Health Literacy Improvement
PATIENT SAFETY PRIMERS
Individuals' ability to find, process, and comprehend the basic health information necessary to act on medical instructions and make decisions about their health...
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Device-related Complications (1)
Diagnostic Errors (1)
Identification Errors (5)
Discontinuities, Gaps, and Hand-Off Problems (14)
Medication Safety (52)
Medical Complications (4)
Nonsurgical Procedural Complications (1)
Surgical Complications (2)
Psychological and Social Complications (2)
North America (96)
Journal Article (50)
Newspaper/Magazine Article (19)
Press Release/Announcement (1)
Special or Theme Issue (3)
Web Resource (2)
Epidemiology of Errors and Adverse Events (13)
Active Errors (12)
Latent Errors (1)
Approach to Improving Safety
Health Literacy Improvement
Health Care Providers (68)
Health Care Executives and Administrators (53)
Non-Health Care Professionals (36)
Setting of Care
Residential Facilities (1)
Ambulatory Care (32)
Outpatient Surgery (1)
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Improving Patient Safety Through Informed Consent for Patients with Limited Health Literacy.
Wu HW, Nishimi RY, Page-Lopez CM, Kizer KW. Washington, DC: National Quality Forum; 2005.
Appropriate prescribing of medications: an eight-step approach.
Pollock M, Bazaldua OV, Dobbie AE. Am Fam Physician. 2007;75:231-236, 239-240.
Health literacy and medication understanding among hospitalized adults.
Marvanova M, Roumie CL, Eden SK, Cawthon C, Schnipper JL, Kripalani S. J Hosp Med. 2011;6:488-493.
In Conversation with...Dean Schillinger, MD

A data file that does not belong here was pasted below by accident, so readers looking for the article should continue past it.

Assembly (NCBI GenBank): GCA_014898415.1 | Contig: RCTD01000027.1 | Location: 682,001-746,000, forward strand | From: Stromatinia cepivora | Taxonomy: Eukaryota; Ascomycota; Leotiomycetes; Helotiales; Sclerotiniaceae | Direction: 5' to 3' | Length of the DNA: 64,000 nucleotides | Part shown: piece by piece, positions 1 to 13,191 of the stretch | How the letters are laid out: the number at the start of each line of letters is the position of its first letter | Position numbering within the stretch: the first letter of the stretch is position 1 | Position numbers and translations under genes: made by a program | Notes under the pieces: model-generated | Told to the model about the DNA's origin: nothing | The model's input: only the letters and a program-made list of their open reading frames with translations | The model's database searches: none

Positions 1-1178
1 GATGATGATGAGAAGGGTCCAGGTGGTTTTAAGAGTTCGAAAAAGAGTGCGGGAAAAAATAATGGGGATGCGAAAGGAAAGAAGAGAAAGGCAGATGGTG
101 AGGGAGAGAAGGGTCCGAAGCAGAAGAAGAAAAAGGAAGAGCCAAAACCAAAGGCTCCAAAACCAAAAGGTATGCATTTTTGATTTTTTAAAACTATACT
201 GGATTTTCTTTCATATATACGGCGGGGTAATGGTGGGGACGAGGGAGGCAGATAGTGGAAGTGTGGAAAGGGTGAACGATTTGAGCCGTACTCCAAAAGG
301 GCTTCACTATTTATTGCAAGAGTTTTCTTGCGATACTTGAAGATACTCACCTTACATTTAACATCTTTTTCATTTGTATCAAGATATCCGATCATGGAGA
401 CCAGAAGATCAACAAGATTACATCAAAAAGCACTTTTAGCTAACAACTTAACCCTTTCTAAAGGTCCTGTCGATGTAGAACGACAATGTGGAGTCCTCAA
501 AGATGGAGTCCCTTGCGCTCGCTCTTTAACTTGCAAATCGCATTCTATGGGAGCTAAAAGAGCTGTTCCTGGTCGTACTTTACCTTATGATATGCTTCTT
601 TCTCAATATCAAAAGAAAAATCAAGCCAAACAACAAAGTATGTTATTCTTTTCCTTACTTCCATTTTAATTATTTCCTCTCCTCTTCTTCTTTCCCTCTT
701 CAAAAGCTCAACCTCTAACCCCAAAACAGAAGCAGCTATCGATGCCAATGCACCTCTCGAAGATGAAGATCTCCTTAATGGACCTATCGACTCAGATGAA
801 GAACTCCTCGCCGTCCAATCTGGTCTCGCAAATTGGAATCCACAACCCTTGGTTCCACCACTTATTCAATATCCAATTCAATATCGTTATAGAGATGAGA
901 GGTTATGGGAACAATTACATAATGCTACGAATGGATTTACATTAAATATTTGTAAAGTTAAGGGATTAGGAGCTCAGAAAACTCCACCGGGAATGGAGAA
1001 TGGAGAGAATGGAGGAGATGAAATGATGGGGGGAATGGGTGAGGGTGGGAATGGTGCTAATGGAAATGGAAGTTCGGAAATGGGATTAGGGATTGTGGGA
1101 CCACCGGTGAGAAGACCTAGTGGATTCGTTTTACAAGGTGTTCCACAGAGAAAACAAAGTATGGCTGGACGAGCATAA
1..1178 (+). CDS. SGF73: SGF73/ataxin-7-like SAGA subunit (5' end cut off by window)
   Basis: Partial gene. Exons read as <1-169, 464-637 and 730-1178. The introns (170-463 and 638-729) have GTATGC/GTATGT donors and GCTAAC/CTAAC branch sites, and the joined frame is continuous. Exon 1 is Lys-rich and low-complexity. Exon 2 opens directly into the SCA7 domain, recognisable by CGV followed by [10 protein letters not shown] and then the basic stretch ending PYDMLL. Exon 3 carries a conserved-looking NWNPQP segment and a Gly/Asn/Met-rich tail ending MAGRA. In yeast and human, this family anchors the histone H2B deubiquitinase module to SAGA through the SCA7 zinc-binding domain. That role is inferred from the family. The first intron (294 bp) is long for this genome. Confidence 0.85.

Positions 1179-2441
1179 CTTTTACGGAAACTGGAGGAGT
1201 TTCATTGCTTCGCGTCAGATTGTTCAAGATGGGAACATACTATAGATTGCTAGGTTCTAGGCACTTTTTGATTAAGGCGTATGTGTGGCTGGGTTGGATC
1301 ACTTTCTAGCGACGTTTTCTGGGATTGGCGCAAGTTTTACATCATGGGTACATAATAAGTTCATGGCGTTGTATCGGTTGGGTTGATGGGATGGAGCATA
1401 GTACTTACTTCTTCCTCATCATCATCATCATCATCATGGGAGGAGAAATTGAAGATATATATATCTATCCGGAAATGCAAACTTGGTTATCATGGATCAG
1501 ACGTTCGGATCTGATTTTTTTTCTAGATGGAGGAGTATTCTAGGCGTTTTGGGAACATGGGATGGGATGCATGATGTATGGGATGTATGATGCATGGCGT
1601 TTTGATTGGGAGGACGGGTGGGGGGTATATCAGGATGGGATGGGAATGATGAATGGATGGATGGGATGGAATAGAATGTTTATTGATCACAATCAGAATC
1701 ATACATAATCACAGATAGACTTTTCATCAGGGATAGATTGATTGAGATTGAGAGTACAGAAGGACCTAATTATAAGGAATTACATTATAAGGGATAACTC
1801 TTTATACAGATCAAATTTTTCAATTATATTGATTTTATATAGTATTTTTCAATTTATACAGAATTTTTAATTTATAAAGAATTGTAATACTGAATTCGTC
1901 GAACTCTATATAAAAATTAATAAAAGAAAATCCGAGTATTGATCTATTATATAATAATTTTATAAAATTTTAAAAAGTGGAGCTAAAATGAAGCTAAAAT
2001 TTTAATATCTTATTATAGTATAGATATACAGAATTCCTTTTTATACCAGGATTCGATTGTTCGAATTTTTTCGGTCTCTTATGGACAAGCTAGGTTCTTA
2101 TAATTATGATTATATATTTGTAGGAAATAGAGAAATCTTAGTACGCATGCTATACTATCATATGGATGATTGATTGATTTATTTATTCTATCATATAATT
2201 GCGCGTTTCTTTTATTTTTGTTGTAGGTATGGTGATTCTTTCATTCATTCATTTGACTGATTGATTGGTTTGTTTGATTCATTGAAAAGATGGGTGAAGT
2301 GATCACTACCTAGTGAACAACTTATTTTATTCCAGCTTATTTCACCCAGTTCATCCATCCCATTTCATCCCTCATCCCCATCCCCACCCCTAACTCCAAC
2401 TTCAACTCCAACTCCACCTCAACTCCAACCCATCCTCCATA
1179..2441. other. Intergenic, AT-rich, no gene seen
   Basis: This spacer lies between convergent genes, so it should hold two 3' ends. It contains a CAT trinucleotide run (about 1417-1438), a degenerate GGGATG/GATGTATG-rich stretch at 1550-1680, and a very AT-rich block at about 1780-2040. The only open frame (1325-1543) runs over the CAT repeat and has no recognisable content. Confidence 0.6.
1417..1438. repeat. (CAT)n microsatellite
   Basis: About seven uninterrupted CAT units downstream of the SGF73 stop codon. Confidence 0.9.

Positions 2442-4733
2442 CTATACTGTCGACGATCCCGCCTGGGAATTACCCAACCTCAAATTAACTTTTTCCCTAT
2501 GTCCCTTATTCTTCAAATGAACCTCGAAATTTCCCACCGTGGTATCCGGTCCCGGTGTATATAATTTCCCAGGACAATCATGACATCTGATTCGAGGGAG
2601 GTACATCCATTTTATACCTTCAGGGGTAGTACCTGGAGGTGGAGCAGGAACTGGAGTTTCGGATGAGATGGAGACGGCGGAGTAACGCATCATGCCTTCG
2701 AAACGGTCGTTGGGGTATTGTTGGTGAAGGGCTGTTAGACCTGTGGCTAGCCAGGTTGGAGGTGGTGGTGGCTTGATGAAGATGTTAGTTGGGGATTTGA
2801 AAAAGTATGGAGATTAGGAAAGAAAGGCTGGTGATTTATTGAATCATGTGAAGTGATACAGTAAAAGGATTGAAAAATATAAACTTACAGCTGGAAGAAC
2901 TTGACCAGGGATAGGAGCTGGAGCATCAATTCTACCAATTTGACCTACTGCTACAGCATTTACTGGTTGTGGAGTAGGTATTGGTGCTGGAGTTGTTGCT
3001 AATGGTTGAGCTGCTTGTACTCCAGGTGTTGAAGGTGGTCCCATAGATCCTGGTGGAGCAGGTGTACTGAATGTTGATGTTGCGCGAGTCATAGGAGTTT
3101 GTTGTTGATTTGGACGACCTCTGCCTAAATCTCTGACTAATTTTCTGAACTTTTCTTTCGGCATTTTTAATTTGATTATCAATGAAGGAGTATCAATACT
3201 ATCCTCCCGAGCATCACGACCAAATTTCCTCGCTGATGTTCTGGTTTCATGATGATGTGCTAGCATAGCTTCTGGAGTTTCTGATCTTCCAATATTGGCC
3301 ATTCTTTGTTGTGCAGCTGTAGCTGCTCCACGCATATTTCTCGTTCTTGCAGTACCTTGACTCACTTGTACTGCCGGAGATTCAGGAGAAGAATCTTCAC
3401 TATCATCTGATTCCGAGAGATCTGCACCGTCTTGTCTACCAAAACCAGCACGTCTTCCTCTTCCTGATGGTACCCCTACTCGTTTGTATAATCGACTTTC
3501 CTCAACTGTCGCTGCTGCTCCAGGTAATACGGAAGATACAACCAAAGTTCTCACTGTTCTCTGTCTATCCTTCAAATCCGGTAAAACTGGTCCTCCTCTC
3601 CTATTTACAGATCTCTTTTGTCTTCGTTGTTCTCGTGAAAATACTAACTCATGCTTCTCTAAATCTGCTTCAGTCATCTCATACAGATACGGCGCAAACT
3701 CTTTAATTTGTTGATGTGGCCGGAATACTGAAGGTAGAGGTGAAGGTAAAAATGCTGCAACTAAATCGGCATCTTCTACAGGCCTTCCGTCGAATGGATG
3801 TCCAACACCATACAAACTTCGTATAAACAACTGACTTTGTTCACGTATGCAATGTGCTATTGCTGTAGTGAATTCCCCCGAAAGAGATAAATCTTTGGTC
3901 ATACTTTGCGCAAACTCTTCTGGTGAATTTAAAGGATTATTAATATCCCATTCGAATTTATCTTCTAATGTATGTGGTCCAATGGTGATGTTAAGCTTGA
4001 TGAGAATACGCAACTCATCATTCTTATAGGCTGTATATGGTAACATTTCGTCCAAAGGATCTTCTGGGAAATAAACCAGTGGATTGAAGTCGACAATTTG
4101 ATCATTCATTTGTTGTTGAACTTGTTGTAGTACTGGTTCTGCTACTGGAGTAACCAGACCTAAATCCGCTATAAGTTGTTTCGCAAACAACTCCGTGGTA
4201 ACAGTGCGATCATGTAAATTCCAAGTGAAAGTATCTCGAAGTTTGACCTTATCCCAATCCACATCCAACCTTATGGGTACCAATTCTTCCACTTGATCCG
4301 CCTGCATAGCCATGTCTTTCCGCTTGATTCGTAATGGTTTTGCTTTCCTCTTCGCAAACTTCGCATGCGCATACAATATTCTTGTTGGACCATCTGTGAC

AHRQ WebM&M [serial online]. February/March 2009.
SPECIAL OR THEME ISSUE
Health Literacy Research: Current Status and Future Directions.
Paasche-Orlow MK, Wilson EAH, McCormack L, eds. J Health Comm. 2010;15(suppl 2):1-225.
Quality & Safety Research Group.
Johns Hopkins University, Department of Anesthesiology & Critical Care Medicine.
Does your patient really understand?
Huff C. Hosp Health Netw. October 2011;85:34-35,37-38,2.
Rapid response team activation by patients can mitigate errors.
ISMP Medication Safety Alert! Acute Care Edition. June 1, 2006:1-2.
Help your patient "get" what you just said: a health literacy guide.
Roett MA, Wessel L. J Fam Pract. 2012;61:190-196.
Taking Charge of Your Healthcare: Your Path to Being an Empowered Patient.
Chicago, IL: Consumers Advancing Patient Safety; 2009.
Implementation of an electronic system for medication reconciliation.
Kramer JS, Hopkins PJ, Rosendale JC, et al. Am J Health Syst Pharm. 2007;64:404-422.
To protect against drug errors, ask questions.
Brody JE. New York Times. January 2, 2007:F7.
IOM panel reviews lessons for medication safety.
Young D. Am J Health Syst Pharm. 2005;62:1340-1342.
Health literacy and the quality of physician–patient communication during hospitalization.
Kripalani S, Jacobson TA, Mugalla IC, Cawthon CR, Niesner KJ, Vaccarino V. J Hosp Med. 2010;5:269-275.
Refocusing the lens: patient safety in ambulatory chronic disease care.
Sarkar U, Wachter RM, Schroeder SA, Schillinger D. Jt Comm J Qual Patient Saf. 2009;35:377-383.
Reducing clinical errors in cancer education: interpreter training.
Gany FM, Gonzalez CJ, Basu G, et al. J Cancer Educ. 2010;25:560-564.
Patient Education Pages.
Journal of Patient Safety.
Reducing the risk by designing a safer, shame-free health care environment.
Abrams MA, Hung LL, Kashuba AB, Schwartzberg JG, Sokol PE, Vergara KC. Chicago, IL: American Medical Foundation and American Medical Association; 2007. ISBN: 9781579479886.
Engaging patients and family members in patient safety—the experience of the New York City Health and Hospitals Corporation.
Wale JB, Moon RR. Psychiatr Q. Spring 2005;76:85-95.
Don't come back, hospitals say.
Landro L. Wall Street Journal. June 7, 2011:D3.
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